Have you noticed how many reality television shows there are these days? It seems like just about every channel has some kind of reality show. Right now some of my favorites are the Impossible shows. There are a bunch of them: Dinner Impossible, Restaurant Impossible and Hotel Impossible. Another favorite (and similar show) is Bar Rescue.
The premise of all these shows is similar. First, find a business that is going down the toilet. Second, bring in an expert and try to fix it. The best part of these programs is watching the experts berate the owners. Much like the Marines, the experts first have to break the owners down before they build them up. Sounds fun, doesn’t it?
Hoping to catch a bit of this Impossible wave, I am currently working on a television project for the major networks called Financial Advisor Impossible. I’d love to get your opinion on it.
Here’s how it works. First, we’ll have all the wirehouses and independent broker-dealers nominate their most pathetic, ill-equipped financial advisors. The key, for us, will be to select advisors before they start skimming client’s funds for personal use.
Next, our camera crew will visit the advisor. We’ll interview all the advisor’s clients (and former clients) who have lost a boatload of money with our luckily selected advisor. Then, we’ll zoom into a close shot of the advisor and ask him to discuss his investment philosophy. We will cut back and forth to the host’s dumbfounded look.
Once we have our advisor beaten down and looking like the Barney Fife of the field, our expert steps in to save the day. Mr. Expert is an intimidating little man who talks way too fast and always seems to have just a touch of spittle in the corner of his mouth.
Mr. Expert goes on to tell Mr. Fife, “For the past two months, our cameras have been secretly recording all of your office activity.” To which, Mr. Fife responds by rolling his eyes into the back of his head, turning pale and falling to the floor.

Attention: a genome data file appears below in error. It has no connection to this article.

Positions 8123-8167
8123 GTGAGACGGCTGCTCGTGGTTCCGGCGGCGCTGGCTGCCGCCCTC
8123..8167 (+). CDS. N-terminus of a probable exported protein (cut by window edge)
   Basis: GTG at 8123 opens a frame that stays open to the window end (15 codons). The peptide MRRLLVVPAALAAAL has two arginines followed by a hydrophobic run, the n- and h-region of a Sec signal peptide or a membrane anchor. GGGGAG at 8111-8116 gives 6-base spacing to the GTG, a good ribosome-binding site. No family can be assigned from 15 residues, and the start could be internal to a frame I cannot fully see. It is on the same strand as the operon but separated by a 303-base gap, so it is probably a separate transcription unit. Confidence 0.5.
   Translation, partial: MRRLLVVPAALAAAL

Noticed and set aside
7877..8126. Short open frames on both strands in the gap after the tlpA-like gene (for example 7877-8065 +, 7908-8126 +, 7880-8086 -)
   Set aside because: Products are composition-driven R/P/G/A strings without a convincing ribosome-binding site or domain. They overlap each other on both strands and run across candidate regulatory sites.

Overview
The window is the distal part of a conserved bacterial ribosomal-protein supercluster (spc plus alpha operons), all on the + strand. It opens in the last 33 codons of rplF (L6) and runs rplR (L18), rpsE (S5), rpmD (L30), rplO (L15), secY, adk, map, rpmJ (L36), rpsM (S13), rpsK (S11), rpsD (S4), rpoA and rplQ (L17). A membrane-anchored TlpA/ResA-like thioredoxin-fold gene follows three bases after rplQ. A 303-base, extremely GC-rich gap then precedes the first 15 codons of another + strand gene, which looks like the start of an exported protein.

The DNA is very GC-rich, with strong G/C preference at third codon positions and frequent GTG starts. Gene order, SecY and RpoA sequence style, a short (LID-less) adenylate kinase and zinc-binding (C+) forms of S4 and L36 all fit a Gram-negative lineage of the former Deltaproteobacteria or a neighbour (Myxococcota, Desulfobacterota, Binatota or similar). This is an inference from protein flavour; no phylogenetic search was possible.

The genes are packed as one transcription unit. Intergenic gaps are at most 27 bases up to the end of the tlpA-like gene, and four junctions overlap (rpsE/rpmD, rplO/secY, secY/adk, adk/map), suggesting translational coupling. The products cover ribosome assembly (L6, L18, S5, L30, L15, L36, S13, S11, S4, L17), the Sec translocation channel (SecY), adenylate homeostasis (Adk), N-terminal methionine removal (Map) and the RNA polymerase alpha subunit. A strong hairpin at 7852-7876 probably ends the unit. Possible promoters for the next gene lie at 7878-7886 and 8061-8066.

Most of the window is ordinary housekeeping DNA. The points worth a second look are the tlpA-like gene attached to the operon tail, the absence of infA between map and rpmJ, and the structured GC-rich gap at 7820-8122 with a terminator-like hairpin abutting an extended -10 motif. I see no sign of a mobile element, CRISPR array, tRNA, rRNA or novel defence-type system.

After the paramedics leave, the recording continues. “Mr. Fife,” the expert addresses, “how much time do you waste during a typical day?” Fife replies that he hardly wastes any time because he’s a workaholic.
“Roll the tape!” shouts Mr. Expert. For the next five minutes we watch a video montage of our struggling advisor doing everything he can to not pick up the phone and call a prospect. In the first clip, as the market opens, we see the advisor neatly lining up stacks of paper by the printer. In the next clip, the advisor appears to be intently watching CNBC, but on closer review, we see he’s actually bouncing back and forth to Dr. Phil.
Next, we see a close-up shot of the advisor’s chair with a suit jacket draped over the back. As we closely watch the chair, we can hear in the background people saying, “Where’s Matt? He must be around here somewhere, his jacket is on his chair.” The camera then quickly cuts to Matt (not wearing his jacket) at a nearby Hooters restaurant enjoying some delicious chicken wings.
Faced with irrefutable evidence, our shamed advisor agrees to do anything we want, as long as we don’t show the video to his boss. Mr. Expert slips on his headset, points to the advisor’s phone and says the dreaded words, “Let’s make some cold calls.”
For the next week, as our advisor is dialing for dollars, Mr. Expert is right over his shoulder screaming in his ear, “Tell them if they have the money available they should buy some today. Say it. C’mon, say it!”
I’m still working on the ending but I think the first episode ends with our advisor actually making a sale … a six-month FDIC-insured CD. Am I the only one getting goose bumps here? Stay tuned.